Ever since "Star Wars" first beamed a pint-sized Princess Lea onto the screen in three dimensions, holographic communication has been a dream for SciFi geeks everywhere.

In 2007, Al Gore made us realize that such technology was moving into the realm of reality when a life-sized version of the former VP appeared in front of a crowd during Japan's participation in the Live Earth concert series. Prince Charles, also excited about what the technology could do to reduce travel (and subsequently, carbon emissions) did something similar a year later by appearing virtually at the 2008 Abu Dhabi World Future Energy Summit.

Fast forward to present day, where suddenly concerts featuring a "holograph" are selling out in Japan. I remember System of a Down frontman Serj Tankian talking about what holographic touring could do for bands that wanted to reduce their carbon footprint. He was just waiting for the technology to catch up. If what we're seeing in Japan is any indication, that future may arrive sooner than later. From HuffPo:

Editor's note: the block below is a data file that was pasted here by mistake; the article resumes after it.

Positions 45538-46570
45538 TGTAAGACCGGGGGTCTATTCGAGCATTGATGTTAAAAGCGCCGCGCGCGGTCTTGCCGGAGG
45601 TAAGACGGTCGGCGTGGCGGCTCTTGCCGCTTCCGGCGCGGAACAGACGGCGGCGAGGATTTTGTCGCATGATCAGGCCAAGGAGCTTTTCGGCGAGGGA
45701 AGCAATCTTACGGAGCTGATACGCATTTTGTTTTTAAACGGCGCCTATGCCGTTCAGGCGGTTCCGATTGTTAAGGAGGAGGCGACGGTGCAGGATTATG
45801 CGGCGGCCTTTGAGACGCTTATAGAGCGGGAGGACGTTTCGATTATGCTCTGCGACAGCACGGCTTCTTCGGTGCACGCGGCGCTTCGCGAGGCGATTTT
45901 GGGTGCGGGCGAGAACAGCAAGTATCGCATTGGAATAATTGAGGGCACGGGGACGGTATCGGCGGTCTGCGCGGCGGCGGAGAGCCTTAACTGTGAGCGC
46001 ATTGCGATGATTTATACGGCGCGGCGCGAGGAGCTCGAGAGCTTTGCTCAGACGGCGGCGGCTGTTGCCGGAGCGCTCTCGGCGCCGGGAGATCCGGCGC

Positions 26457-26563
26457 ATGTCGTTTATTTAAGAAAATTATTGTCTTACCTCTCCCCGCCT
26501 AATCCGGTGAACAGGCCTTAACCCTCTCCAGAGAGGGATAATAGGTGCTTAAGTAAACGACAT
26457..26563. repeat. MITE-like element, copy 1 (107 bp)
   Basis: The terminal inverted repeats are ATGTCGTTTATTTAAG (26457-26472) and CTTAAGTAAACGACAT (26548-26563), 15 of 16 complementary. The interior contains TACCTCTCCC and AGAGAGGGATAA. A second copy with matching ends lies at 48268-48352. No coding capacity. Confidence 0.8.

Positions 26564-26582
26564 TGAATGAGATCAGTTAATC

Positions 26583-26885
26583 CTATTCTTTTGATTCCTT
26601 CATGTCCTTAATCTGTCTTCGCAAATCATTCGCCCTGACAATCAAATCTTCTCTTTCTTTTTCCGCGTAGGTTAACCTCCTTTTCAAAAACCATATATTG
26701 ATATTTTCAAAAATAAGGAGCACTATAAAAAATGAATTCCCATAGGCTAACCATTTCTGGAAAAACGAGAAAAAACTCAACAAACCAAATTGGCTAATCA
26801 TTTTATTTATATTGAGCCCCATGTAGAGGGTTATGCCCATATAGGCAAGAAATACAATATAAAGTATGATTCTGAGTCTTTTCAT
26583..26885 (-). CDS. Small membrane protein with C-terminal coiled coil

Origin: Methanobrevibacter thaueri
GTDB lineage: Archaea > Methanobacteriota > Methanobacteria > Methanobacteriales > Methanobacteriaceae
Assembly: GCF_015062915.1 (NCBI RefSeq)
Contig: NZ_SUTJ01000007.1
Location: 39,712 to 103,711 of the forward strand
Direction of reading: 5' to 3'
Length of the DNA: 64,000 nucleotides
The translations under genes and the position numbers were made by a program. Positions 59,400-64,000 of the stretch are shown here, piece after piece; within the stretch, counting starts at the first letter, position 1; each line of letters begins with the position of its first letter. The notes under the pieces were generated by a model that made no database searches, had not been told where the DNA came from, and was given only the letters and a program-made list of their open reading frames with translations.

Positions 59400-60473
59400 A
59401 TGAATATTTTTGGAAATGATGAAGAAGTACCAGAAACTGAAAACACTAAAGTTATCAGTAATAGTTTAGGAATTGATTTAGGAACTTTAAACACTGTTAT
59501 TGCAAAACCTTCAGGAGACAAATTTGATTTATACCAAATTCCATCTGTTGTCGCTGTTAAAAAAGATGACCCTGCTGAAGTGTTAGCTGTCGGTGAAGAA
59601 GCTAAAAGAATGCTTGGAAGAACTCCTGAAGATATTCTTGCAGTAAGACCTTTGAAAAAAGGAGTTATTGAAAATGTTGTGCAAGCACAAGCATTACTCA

Holographic idol Hatsune Miku is the creation of the group Crypton Future Media, using software from Vocaloid, and the group has put the avatar on tour with a live band. The sight of thousands of screaming fans waving glow sticks while the holograph "performs" on stage is straight out of a science-fiction novel.
While it's by no means a living person, it's still a shockingly realistic performance — and gives a clear indication that holographic concerts are no longer SciFi only. There may come a day when Lady Gaga is not only performing in Chicago, but also London, Paris and L.A. at the same time. Check out the video below.

Michael d'Estries ( @michaeldestries ) covers science, technology, art, and the beautiful, unusual corners of our incredible world.

Holographic rock tour selling out in Japan
Holographic idol Hatsune Miku is drawing huge crowds. Is this the future of music touring?